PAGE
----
All recipients received a single dose induction with rabbit-anti-thymocyte globulin (r-ATG) (1.5 mg/kg) and methylprednisolone (MP) 500 mg intravenously, and MP was continued for 3 days post-operatively. Maintenance immunosuppression consisted of prednisolone (20 mg/day tapered to 10 mg/day at 1 - 3 months post-transplantation and 5 - 10 mg/day continued thereafter), mycophenolate mofetil (MMF) (2 g/day) and calcineurin inhibitors (CNI) [cyclosporine (CsA) 5 mg/kg body weight/day or tacrolimus 0.08 mg/kg body weight/day]. Doses of CNI were adjusted as per trough levels (C0) by the fluorescence polarization immunoassay (FPIA) method in the initial 2 - 3 months; thereafter, it was performed in the event of graft dysfunction due to economic constraints. Cyclosporine dosing was adjusted to achieve target C0 concentrations of 200 - 300 ng/mL during the first 2 - 3 months after transplantation, 100 - 250 ng/mL up to 6 months after transplantation and ~100 ng/mL thereafter. Tacrolimus dosing was adjusted to achieve target C0 concentrations of 5 - 15 ng/mL during the first 2 - 3 months after transplantation and 4 - 8 ng/mL thereafter. All patients received prophylaxis against cyto-megalovirus infection (gancyclovir 1 g thrice a day × 3 months), fungal infections (fluconazole 100 mg once a day × 6 months) and Pneumocystis carinii pneumonia (trimethoprim/sulfamethaxazole 160/800 mg once a day × 9 months).


   Statistical Analysis Top


Statistical analysis was performed using SPSS Version 12. Data were expressed as mean ± SD for continuous variables and number (%) for categorical variables. Continuous variables were compared using the independent t-test with two-tail significance. P-values <0.05 were considered to be statistically significant.


   Results Top


The mean age of the donors was 43.3 ± 18.8 years (range of 5 - 82 years); 22 donors were male and 15 were female. The cause of death was RTA in 51.4% of the donors and cerebrovascular accidents (CVA) in 48.7% of the donors. The average duration of ventilator support was 3.5 ± 1.5 days and duration of vasopressor was 1.5 ± 0.6 days. Average SCr at the time of harvesting was 1.5 ± 0.3 mg/dL, and 83.8% of the donors were on ionotropes. The average urine output was 350 ± 150 mL and the average fluid infused was 2.5 ± 1.5 L [Table 1].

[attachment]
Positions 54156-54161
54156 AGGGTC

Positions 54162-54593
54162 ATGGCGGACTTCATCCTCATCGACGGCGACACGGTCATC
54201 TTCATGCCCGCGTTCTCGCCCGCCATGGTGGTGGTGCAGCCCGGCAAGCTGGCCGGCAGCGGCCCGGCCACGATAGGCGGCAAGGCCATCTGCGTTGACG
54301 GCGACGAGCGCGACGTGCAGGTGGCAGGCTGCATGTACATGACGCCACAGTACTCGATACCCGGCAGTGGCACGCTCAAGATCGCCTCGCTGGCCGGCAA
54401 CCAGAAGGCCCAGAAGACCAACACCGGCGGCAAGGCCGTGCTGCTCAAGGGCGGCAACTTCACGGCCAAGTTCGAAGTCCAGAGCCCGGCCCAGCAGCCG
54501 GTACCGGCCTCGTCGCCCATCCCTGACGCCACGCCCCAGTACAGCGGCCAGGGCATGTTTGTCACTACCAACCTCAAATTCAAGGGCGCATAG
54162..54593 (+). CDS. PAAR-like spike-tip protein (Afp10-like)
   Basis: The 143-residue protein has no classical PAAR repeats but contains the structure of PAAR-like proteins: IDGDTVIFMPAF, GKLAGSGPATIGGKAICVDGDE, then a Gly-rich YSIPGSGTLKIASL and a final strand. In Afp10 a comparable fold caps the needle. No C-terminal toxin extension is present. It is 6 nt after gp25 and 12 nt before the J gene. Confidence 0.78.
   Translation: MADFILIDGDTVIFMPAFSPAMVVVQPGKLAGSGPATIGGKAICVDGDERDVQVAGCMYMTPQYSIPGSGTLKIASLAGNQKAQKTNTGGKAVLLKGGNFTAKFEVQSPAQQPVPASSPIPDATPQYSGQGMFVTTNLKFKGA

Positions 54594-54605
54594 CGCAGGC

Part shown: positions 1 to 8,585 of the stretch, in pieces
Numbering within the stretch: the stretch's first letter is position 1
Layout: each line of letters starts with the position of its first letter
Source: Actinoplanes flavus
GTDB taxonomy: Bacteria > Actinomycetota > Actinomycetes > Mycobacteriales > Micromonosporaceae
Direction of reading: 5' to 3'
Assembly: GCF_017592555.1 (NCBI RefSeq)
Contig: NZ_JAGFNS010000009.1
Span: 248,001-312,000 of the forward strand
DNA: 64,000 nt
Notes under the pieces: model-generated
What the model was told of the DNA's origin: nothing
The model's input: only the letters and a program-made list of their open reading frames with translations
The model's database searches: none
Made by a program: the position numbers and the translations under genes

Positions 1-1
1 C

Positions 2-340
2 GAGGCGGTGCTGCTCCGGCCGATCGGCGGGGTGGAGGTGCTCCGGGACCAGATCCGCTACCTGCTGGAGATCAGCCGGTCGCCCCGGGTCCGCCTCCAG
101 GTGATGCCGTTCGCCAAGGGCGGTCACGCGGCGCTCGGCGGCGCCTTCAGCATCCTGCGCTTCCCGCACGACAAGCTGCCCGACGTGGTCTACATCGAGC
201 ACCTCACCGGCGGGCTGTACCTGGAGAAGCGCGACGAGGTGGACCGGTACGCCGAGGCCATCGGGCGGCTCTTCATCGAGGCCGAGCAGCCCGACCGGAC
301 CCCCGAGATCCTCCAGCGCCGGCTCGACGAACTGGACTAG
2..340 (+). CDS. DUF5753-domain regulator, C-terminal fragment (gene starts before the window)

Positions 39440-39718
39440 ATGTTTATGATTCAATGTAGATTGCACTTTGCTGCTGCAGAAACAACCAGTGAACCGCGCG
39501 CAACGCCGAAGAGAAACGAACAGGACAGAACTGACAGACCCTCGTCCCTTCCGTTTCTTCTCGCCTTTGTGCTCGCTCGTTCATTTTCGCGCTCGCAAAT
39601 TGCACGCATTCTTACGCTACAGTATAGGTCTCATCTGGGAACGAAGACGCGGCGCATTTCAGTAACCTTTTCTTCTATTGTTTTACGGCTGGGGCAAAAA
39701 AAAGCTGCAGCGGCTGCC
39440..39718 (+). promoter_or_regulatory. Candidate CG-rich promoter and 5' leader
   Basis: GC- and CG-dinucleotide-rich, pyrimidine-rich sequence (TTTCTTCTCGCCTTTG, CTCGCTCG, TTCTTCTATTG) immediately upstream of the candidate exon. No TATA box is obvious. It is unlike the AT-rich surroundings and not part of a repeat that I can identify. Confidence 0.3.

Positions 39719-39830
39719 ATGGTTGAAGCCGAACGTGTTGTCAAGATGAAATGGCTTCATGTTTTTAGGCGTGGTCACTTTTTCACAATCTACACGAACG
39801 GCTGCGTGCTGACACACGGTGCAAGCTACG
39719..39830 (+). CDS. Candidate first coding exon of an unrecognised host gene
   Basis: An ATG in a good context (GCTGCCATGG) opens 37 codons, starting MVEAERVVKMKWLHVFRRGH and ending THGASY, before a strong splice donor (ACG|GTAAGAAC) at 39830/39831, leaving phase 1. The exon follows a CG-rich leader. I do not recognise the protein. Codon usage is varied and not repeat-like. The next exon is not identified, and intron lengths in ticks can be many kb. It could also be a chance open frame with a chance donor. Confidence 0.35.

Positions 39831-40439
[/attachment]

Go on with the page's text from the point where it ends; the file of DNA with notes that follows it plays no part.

Table 1: Deceased donor demographics.

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The mean age of the recipients was 36.3 ± 14.5 years (8 - 70 years) and 48 of the participants were male while 18 were female. A total of 11 patients underwent a second transplant, and in eight patients dual transplantation was performed. The mean anastomosis time was 30.8 ± 8.7 min, and in 57.6% (n = 36) the urine output was established on table immediately after clamp release [Table 2]. A total of 42.4% (n = 28) patients developed DGF. At the end of 1 month, the mean SCr was comparable to the Ahmadabad city DDRTx, although the CIT was significantly longer in the intercity patients [Table 3].
Table 2: Recipient demographics.

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Table 3: Post-transplant data.

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   Discussion Top


The initial function of the transplanted organ is the critical factor in the long-term outcome, which is influenced by the underlying injury processes in the deceased donor and organ preservation. [5],[6] Systemic hypotension is common with brain dead deceased donors (up to 80%), and may be caused by the lack of sympathetic tone, central diabetes insipidus, adrenal insufficiency and/or deliberate volume restriction prior to the determination of brain death. [5] Adequate volume resuscitation is therefore critically important to ensure donor viability and is the first step in correcting low blood pressure, and can be followed by the use of vasopressors; [6],[7] 80% of our deceased donors required vasopressor support.